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Aftermath of rain in Texas Valley

blacklands, clouds, corn
Texas Valley farmers struggling with aftermath of massive rain event, harvest delayed

Excessive rainfall amounts in the agriculture-rich Lower Rio Grande Valley of Texas are taking a toll in farming operations, especially as harvest was underway on a number of crop varieties, including cotton, nearing full maturity.

Unofficial reports of rainfall totals ranging from 12 inches to as high as 25 inches over a three-day period last week (June 20-23, 2018) have dampened hopes for a reasonably strong finish to a crop year marred by a later-than-usual spring planting schedule and excessively dry conditions, according to Hidalgo County officials. Rainfall totals for the event reached 33 inches in isolated areas.

"This is going to be the tropical storm that didn't have a name," remarked farmer and retired and respected agricultural broadcaster Jim Hearn.

Hearn and other farmers in the Valley report torrential cloudbursts, associated with last week's deluge, easily rival the worst-ever produced by a named tropical storm.

"Many of our drainage areas are over capacity and many row crop farmers have been dealing with 6-8 inches of standing water in their fields. In the Valley, it takes longer to drain off large volumes of standing water. We have a lot of homes and farms and fields that still have water on them and in some cases, it could be another week or two before conditions improve."

In a radio interview this week, Hearn reported that cotton, grain, vegetables and citrus crops all have been affected by the three-day storm event, some worse than others.

"The cotton crop can take a little water but being totally inundated is another thing. The corn in the Valley was drying down when the rains came and how well the crop survives is another question. [With so much rain] we don't know how much the ears might actually sprout as a result. On cabbage fields, most of the water has been pumped off. For watermelon growers, they had harvested most of their crop but what was left is probably lost. And while citrus trees like water, they don't like standing water," he said.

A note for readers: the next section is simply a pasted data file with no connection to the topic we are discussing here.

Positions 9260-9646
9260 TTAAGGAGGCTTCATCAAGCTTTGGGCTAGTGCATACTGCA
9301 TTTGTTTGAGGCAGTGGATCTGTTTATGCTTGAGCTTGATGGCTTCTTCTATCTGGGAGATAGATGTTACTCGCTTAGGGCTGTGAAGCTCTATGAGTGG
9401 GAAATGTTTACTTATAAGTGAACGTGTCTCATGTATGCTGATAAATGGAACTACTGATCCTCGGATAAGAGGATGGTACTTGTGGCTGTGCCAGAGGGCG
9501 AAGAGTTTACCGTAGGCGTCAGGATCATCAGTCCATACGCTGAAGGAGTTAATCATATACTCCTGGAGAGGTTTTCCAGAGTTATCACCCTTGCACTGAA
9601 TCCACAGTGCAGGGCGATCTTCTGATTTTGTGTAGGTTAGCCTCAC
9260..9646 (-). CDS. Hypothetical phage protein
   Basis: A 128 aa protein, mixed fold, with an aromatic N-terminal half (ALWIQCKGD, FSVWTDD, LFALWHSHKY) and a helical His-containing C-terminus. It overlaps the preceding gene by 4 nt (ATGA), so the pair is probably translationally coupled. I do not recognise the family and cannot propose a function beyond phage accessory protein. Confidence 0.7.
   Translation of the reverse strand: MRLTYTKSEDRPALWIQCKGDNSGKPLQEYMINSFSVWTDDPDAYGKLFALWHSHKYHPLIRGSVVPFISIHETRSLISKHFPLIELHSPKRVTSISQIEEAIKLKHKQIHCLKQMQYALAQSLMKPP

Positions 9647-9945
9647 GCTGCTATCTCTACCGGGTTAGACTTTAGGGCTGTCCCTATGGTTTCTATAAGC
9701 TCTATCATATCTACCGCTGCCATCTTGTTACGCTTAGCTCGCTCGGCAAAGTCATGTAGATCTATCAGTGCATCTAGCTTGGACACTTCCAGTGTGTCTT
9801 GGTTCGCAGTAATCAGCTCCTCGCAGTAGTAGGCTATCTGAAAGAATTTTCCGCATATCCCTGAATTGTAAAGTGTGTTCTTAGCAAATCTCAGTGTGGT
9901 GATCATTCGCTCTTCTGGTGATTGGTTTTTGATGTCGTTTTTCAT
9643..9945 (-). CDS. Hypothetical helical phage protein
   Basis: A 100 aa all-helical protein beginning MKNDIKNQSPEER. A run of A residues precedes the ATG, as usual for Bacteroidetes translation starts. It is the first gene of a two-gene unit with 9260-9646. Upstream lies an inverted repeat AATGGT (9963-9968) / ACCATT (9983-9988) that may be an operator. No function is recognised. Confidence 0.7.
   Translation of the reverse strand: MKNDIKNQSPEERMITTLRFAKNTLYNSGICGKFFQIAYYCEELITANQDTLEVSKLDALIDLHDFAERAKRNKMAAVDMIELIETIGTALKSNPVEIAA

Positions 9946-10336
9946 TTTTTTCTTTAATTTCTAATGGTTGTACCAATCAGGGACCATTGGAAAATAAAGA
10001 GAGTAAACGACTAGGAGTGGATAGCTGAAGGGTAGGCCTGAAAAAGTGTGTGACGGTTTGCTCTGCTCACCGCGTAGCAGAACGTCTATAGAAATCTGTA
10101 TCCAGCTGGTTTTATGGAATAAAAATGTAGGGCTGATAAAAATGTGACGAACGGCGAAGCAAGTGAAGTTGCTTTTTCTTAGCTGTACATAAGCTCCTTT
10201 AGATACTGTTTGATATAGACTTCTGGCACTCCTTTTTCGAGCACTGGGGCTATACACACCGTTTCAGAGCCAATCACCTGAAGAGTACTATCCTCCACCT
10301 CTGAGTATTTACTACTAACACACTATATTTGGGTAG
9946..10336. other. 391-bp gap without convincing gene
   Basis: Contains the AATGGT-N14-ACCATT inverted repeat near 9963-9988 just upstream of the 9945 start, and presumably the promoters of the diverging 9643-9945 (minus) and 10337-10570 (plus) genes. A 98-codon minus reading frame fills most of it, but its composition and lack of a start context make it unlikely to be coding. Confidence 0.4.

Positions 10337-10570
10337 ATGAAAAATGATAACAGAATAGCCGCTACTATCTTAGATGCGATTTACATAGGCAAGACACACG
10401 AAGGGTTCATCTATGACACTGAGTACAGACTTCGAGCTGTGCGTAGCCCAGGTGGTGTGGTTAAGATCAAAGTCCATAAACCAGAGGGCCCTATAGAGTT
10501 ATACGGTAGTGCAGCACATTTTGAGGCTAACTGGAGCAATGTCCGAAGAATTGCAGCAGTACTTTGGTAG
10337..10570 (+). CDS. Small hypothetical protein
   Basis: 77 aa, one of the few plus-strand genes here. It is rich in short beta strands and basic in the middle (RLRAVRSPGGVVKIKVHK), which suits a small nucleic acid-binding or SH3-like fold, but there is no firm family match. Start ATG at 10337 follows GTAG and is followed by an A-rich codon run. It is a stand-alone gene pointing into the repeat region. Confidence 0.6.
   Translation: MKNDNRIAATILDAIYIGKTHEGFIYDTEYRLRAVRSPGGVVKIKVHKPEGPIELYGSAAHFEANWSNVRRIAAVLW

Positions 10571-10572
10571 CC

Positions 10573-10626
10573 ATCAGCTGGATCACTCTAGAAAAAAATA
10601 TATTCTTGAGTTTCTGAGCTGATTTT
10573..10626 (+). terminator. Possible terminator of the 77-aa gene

Valley grain sorghum producers were in the process of harvesting before the rains came and many had completed the task. Others were rushing to harvest just ahead of the rain event. Depending on where their farms were located, some expect to salvage their crop while others must wait and see.

National Weather Service (NWS) forecasters say the heavy rains were the result of several factors. A low pressure disturbance in the eastern Caribbean following Memorial Day weekend failed to develop into a named storm system before eventually pushing its way across the Yucatan Peninsula and re-emerging in the southern Gulf of Mexico. The system picked up speed and headed toward the Texas coast over the next two days, not having sufficient time to develop in the warm waters of the Gulf.

But by the time it reached the Texas coast, the system slowed and sat off the coast 50-100 miles and managed to develop into a large system of heavy thunderstorms. At the same time, Hurricane Bud, which was brewing in Pacific waters off the coast of Mexico, began to influence upper level winds even as a high pressure system over Central Texas prevented the tropical wave sitting off the central coastline to move, bringing heavy rains all along the coast from Brownsville and as far north up the coast into Louisiana.

"In some respects, this helped to create perfect conditions for the formation of heavy bands of rain showers that assailed the Texas coast and parts of Louisiana for several days, fed by tropical moisture rolling in from the Gulf,” reported forecasters at the Corpus Christi NWS station.

The system brought an end to D-2 drought-status conditions across the mid-coast and Lower Valley regions. But it also dropped excessive rains over a short period of time.

"At one point we had reports of over 12 inches of rain falling over a three-hour period in the Valley near the coast," Hearn said.

Officially, rainfall totals in the Texas Coastal Bend were reported at nearly 10 inches at the Corpus Christi airport, but various amounts were reported by farmers and residents who are part of a local reporting system. Upwards of 12-15 inches were recorded in some rain gauges. The same holds true for the Rio Grande Valley where rainfall amounts range between 10 to 25 inches.

Coastal Bend farmers report their fields have been drying favorably over the last several days of sunshine and beneficial winds. While there are similar reports further south down the Texas coast, many Valley farmers say they are still dealing with flooded fields and delays in harvest operations.

A video prepared by Hidalgo County and the Texas Department of Public Safety and published on the Texas Border Business website can viewed at this address:

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